Scarce early 20th Century Map of Los Angeles, showing the town's explosive growth in the years in the early 20th Century.
On the verso there are maps of the "Shoe string strip"; San Pedro and Wilmington; the Los Angeles Aqueduct; and Greater Los Angeles.
The City of Los Angeles mostly remained within its original 28 square-mile land grant until the 1890s. The first large additions to the city were the districts of Highland Park and Garvanza to the north, and the South Los Angeles area. In 1906, the approval of the Port of Los Angeles and a change in state law allowed the city to annex the Shoestring, or Harbor Gateway, a narrow and crooked strip of land leading from Los Angeles south towards the port.
The port cities of San Pedro and Wilmington were added in 1909 and the city of Hollywood was added in 1910, bringing the city up to 90 square miles and giving it a vertical "barbell" shape. Also added that year was Colegrove, a suburb west northwest of the city near Hollywood; Cahuenga, a township northwest of the former city limits; and a part of Los Feliz was annexed to the city.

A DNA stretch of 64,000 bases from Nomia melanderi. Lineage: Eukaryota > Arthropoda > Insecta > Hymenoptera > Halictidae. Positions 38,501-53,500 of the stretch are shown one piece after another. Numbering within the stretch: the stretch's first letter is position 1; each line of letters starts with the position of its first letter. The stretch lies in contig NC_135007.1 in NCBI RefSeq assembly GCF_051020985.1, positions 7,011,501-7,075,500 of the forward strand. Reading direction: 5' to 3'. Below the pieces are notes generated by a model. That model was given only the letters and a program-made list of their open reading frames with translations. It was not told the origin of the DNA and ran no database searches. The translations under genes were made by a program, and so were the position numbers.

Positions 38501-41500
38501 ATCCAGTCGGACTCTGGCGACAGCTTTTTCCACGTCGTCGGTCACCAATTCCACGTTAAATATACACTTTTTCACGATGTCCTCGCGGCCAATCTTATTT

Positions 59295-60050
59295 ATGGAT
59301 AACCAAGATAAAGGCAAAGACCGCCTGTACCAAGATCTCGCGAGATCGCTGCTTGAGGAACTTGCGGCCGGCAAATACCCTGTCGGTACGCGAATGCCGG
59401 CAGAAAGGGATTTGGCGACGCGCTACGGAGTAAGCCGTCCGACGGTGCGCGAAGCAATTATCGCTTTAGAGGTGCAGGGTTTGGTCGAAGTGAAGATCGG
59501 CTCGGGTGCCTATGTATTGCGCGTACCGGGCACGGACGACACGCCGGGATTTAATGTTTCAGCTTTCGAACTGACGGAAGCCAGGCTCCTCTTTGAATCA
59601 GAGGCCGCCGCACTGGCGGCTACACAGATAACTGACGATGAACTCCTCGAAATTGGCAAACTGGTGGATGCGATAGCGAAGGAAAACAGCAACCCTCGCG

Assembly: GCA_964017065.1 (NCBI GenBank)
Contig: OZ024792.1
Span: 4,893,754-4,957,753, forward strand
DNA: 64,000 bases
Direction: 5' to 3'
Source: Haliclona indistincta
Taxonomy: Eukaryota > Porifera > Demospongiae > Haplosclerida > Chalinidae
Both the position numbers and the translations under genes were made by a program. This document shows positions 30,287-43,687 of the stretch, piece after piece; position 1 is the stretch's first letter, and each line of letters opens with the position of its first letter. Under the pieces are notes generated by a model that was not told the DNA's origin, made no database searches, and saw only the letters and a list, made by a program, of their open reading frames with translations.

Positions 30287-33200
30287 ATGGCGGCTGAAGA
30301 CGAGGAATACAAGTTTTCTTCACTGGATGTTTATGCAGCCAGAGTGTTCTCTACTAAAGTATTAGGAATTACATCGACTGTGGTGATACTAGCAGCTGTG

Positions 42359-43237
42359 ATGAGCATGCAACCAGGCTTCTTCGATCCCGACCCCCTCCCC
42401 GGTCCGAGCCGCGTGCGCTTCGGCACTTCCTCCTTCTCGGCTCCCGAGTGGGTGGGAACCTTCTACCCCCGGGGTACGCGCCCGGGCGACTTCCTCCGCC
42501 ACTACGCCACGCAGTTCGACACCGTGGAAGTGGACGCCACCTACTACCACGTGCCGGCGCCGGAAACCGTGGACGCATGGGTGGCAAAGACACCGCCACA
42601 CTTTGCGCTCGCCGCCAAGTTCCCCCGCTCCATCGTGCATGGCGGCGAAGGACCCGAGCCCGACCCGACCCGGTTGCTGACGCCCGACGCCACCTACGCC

The opening of the Los Angeles Aqueduct provided the city with four times as much water as it required, and the offer of water service became a powerful lure for neighboring communities. The city, saddled with a large bond and excess water, locked in customers through annexation by refusing to supply other communities. Harry Chandler, a major investor in San Fernando Valley real estate, used his Los Angeles Times to promote development near the aqueduct's outlet. By referendum of the residents, 170 square miles of the San Fernando Valley, along with the Palms district, were added to the city in 1915, almost tripling its area, mostly towards the northwest.
Over the next 2 decades, the annexed communities added to Los Angeles were mostly unincorporated towns but 10 incorporated cities were consolidated with Los Angeles, including Wilmington (1909), San Pedro (1909), Hollywood (1910), Sawtelle (1922), Hyde Park (1923), Eagle Rock (1923), Venice (1925), Watts (1926), Barnes City (1927), and Tujunga (1932).
Not copies found in OCLC.